For those who urged me to "hit 'em straight" at Cape May National Golf Club Saturday, you'll be happy to know I did just that.

Once.

Just to give you an idea of how my round went, my first shot was my best shot. My drive on the Par 4 first hole flew and rolled up the middle of the fairway, setting me up for a 125-yard approach shot.

Seven shots later, I plucked the ball out of the cup.

Who said it never snows in May?

It didn't get much better after that. It was pretty much all downhill, even on the holes with elevated greens. Duffs, hooks and slices were plentiful. My second shot on the par 5 fourth landed in the pond, startling the swan that had been living in peaceful solitude since the course was closed about six weeks ago. A third shot on the Par 5 10th rolled past a half dozen turtles who were sunning themselves on a muddy bank.

There was a bald eagle perched in a tree leading up to the Par 3. That's one more eagle, actually one more birdie, than I saw all day.

Yet, my smile never faded.

Just to be playing golf again was fun, regardless of the numbers on the scorecard.

It marked my first round since March 9. One week later, Cape May and the other courses in the state were shut down to guard against possible spread of the coronavirus pandemic.

Personally, I thought it made no sense. Assuming course owners took the proper precautions and players followed the recommendations as far as social distancing, being outdoors is great medicine for physical and mental health.

Once the courses shut down, I was left to hone my game with chip shots over the hedges into my neighbor's back yard while waiting for Governor Murphy to ease the restrictions.

I got a call from my buddy Tom Shagren on Thursday that the Cape National was reopening, and that he had made a 9:52 tee time for Saturday. Ten minutes later, I was cleaning my bag and grips with Lysol wipes, then did the same with my push cart.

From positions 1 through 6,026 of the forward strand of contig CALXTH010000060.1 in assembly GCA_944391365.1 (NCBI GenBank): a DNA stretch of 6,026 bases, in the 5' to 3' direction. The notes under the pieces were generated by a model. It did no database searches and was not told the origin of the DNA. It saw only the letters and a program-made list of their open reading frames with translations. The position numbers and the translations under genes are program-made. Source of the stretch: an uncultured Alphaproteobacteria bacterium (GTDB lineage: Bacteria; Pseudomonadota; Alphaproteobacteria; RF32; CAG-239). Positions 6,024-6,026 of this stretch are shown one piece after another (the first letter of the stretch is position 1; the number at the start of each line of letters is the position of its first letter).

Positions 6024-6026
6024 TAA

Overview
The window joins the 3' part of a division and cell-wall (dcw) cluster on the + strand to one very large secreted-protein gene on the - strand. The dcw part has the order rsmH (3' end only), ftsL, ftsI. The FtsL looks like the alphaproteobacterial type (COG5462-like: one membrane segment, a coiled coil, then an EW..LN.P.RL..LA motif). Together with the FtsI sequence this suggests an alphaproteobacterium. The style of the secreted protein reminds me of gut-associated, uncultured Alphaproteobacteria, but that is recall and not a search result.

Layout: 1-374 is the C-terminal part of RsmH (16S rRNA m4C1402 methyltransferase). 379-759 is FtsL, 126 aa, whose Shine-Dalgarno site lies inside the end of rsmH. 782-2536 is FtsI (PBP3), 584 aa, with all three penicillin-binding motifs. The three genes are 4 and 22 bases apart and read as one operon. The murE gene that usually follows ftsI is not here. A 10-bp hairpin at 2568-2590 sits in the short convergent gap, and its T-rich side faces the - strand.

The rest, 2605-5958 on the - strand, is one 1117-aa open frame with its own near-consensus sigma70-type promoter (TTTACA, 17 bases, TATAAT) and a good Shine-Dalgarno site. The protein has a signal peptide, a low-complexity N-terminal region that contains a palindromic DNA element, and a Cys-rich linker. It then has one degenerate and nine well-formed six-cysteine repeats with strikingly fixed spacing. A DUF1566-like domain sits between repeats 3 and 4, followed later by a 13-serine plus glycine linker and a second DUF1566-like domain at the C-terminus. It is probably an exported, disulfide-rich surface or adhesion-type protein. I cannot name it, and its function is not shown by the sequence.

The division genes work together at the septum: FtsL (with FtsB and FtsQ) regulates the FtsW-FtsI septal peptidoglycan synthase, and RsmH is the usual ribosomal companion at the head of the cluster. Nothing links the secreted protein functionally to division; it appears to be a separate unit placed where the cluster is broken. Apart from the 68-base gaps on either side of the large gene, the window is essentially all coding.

I arrived at 9:20 to a surreal scene. The parking lot was as crowded as a Saturday morning in July. The pro shop and clubhouse were closed, leaving non-members to pay through a walk-up window. Other players, some wearing masks, milled about waiting for their tee time. Times were spaced around 15 minutes apart to encourage social distancing. Tom and I didn't see another group for most of the round.

I didn't wear a mask. The only time I don one is going to grab a coffee at Wawa or when picking up dinner from a local restaurant such as Red Brick Ale House, Mike's Bayshore Cafe, Fish & Fancy, or Rusty Nail - Chef Jimmy Burton's Friday Fried Chicken dinner with collard greens and mac-and-cheese takes me back to my college days at Appalachian State - and our Sunday ice cream from Dry Dock.

Yeah, I've put on a few pounds.

I don't wear one while bike riding, running or even mowing the lawn because I firmly believe breathing in that salt air from the ocean is nature's remedy. But hey, whatever floats your boat - boating is allowed, right?

My smile faded on Sunday, despite the warm, sunny weather that prompted me to shed my sweatshirt for a tee-shirt and sneaks for flip flops.

Sunday was our youngest grandson Graham's second birthday. Instead of joining dozens of friends and relatives for a party, Karen and I were reduced to sitting in our car, handing presents through the window and chatting for a hour or so while Graham, his 4-year-old brother Hampton, and his parents sat about 10 feet away on their front porch.

A little later, we sang "Happy Birthday" via Zoom as he blew out the candles on his Elmo-themed cake.

I've read and heard about various explanations as to what caused a virus that has turned our lives topsy-turvy.

I have my own theory.

Having watched "Tiger King," I'm convinced this is Carole Baskin's fault.

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